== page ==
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ROST, REINHOLD (1822–1896), orientalist, was son of Charles F. Rost, a Lutheran minister, who held a position in that church akin to the office of archdeacon in this country. His mother was Eleonore von Glasewald. Born at Eisenburg in Saxen-Altenburg on 2 Feb. 1822, Rost was educated at the gymnasium in his native town, and, after studying under Professors Stickel and Gildemeister, graduated Ph.D. at the university of Jena in 1847. In the same year he came to England, to act as a teacher in German at the King's School, Canterbury. After an interval of four years (7 Feb. 1851) he was appointed oriental lecturer at St. Augustine's Missionary College, Canterbury, an institution founded by royal charter to educate young men for mission work. This post he held until his death (7 Feb. 1896), a period of nearly half a century.

During his residence in London, while pursuing and considerably extending his studies, he was fortunate enough to attract the attention of Sir Henry Creswicke Rawlinson [q. v.], on whose recommendation Rost was elected, in December 1863, secretary to the Royal Asiatic Society. This post he held for six years. He was thenceforth in close and intimate relations with Rawlinson, who formed so high an opinion of his learning that (1 July 1869) he secured for him the coveted position of librarian at the India office, on the retirement of Dr. FitzEdward Hall. He found the library a scattered mass of priceless but unexamined and unarranged manuscripts, and left it, to a large extent, an organised and catalogued collection, second only to that at the British Museum. Furthermore, Rost secured for students free admission to the library, and gave them full opportunities of consulting the works under his charge. More than one secretary of state for India gave practical proof of appreciation of his zeal and ability by increasing his salary; and in 1893, on his retirement—a step necessitated by a somewhat strained interpretation of the Civil Service Superannuation Act—a special pension was granted him. Many distinctions were conferred on him at home and abroad, including honorary membership of many learned societies, and the companionship of many foreign orders. He was created Hon. LL.D. of Edinburgh in 1877, and a companion of the Indian Empire in 1888.

Rost's power of assimilating oriental tongues has been rarely equalled; and it is perhaps no exaggeration to affirm that he stood second only to Sir William Jones (1746–1794) [q. v.] as a universal linguist. There was scarcely a language spoken in the Eastern Hemisphere with which Rost was not, at least to some extent, familiar. Nor did he confine himself to the widely disseminated oriental tongues. He pursued his researches into unfamiliar, and in many cases almost entirely unknown, dialects which are usually unheeded by philologists. At St. Augustine's College, in addition to his ordinary lectures in Sanscrit, Tamil, Telugu, Arabic, and Urdu, he at times gave lessons in the dialects of Africa, China, and Polynesia. Rost was familiar with some twenty or thirty languages in all. With some of them his acquaintance, although invariably competent, was not profound. But his mastery of Sanskrit was complete, and the breadth of his oriental learning led oriental scholars throughout the world to consult him repeatedly on points of difficulty and doubt. Rost died at Canterbury on 7 Feb. 1896. He married, in 1863, Minna, daughter of Chief-justice J. F. Lane of Magdeburg, and left issue.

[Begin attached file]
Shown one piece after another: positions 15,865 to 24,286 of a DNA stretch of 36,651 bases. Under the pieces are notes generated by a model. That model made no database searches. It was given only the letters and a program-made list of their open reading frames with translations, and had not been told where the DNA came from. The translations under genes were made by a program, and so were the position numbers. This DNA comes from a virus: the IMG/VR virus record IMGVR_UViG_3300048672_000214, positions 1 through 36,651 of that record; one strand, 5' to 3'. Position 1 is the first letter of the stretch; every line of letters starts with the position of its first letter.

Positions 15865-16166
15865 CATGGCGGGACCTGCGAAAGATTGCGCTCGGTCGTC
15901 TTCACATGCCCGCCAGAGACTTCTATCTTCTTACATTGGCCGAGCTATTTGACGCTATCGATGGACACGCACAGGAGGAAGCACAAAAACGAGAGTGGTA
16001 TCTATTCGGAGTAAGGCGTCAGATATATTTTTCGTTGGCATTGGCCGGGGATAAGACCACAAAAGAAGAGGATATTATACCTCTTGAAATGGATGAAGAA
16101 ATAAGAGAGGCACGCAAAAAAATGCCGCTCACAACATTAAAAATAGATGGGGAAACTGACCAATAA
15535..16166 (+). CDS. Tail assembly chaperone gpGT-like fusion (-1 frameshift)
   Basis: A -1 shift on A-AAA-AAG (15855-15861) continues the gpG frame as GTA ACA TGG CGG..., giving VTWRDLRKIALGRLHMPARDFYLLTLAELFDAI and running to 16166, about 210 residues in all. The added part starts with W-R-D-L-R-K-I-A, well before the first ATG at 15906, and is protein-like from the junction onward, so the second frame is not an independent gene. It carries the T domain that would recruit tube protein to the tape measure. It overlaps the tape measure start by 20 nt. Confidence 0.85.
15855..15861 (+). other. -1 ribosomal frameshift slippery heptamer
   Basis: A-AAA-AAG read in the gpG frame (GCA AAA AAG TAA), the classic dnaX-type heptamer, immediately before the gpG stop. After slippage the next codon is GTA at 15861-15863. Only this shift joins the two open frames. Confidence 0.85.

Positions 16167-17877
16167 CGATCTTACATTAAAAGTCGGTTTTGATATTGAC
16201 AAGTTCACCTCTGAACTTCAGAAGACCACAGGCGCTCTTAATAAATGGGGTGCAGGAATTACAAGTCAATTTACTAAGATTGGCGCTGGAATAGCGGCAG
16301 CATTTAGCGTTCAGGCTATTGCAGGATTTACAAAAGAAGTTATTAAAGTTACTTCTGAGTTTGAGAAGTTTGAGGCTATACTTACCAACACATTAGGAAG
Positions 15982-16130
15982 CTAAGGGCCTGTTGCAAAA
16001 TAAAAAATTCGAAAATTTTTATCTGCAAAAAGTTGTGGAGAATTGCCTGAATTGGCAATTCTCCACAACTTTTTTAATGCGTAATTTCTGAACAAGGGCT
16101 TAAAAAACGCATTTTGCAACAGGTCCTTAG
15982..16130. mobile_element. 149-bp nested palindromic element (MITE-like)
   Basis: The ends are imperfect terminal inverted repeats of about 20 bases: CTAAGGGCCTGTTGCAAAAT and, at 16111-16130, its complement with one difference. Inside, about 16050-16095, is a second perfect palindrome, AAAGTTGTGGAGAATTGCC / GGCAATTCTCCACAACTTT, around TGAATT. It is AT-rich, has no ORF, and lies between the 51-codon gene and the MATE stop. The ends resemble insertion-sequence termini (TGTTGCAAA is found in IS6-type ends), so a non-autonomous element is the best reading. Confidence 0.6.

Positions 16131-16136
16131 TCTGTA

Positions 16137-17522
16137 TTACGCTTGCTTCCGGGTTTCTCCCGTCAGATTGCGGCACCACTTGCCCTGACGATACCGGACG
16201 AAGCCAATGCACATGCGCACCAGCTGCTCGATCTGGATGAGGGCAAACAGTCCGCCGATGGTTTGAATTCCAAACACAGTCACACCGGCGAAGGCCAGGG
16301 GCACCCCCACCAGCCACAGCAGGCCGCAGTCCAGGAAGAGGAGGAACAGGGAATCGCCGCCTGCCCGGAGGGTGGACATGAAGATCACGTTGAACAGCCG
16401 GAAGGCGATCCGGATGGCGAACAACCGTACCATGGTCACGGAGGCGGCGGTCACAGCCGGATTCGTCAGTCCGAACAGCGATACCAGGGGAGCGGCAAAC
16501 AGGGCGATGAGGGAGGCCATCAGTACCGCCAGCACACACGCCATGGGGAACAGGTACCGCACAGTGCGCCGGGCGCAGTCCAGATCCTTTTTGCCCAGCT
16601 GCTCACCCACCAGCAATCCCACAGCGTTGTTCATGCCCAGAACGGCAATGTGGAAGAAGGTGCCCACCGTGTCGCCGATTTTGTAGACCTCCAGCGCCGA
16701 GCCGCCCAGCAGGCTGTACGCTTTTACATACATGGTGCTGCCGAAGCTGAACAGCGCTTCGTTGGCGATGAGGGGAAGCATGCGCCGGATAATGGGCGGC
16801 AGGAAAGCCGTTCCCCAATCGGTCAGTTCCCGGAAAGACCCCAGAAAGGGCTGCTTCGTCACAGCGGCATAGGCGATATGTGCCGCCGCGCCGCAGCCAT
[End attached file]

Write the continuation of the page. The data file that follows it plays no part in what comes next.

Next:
His published works are: 1. ‘Treatise on the Indian Sources of the Ancient Burmese Laws,’ 1850. 2. ‘A Descriptive Catalogue of the Palm Leaf MSS. belonging to the Imperial Public Library of St. Petersburg,’ 1852. 3. ‘Revision of Specimens of Sanscrit MSS. published by the Paleographical Society,’ 1875.

He edited Professor H. H. Wilson's ‘Essays on the Religions of the Hindus and on Sanscrit Literature,’ 5 vols. 1861–5; Hodgson's ‘Essays on Indian Subjects,’ 2 vols. 1880; and miscellaneous papers on Indo-China (Trübner's ‘Oriental Series,’ 4 vols. 1886–8). The last three volumes of Trübner's valuable ‘Oriental Record’ were produced under his supervision, and he edited Trübner's series of ‘Simplified Grammars.’ He contributed notices of books to Luzac's ‘Oriental List,’ the articles on ‘Malay Language and Literature,’ ‘Pali,’ ‘Rajah,’ and ‘Thugs’ to the ninth edition of the ‘Encyclopædia Britannica,’ and he was a contributor to the ‘Athenæum’ and ‘Academy.’

[Personal knowledge; Athenæum, 15 Feb. 1896 (by Professor Cecil Bendall); Academy, 15 Feb. 1896; memoir by Mr. Tawney in Asiatic Quarterly of April 1896; information from Dr. Maclear, the warden of St. Augustine's College, Canterbury.]

A. N. W.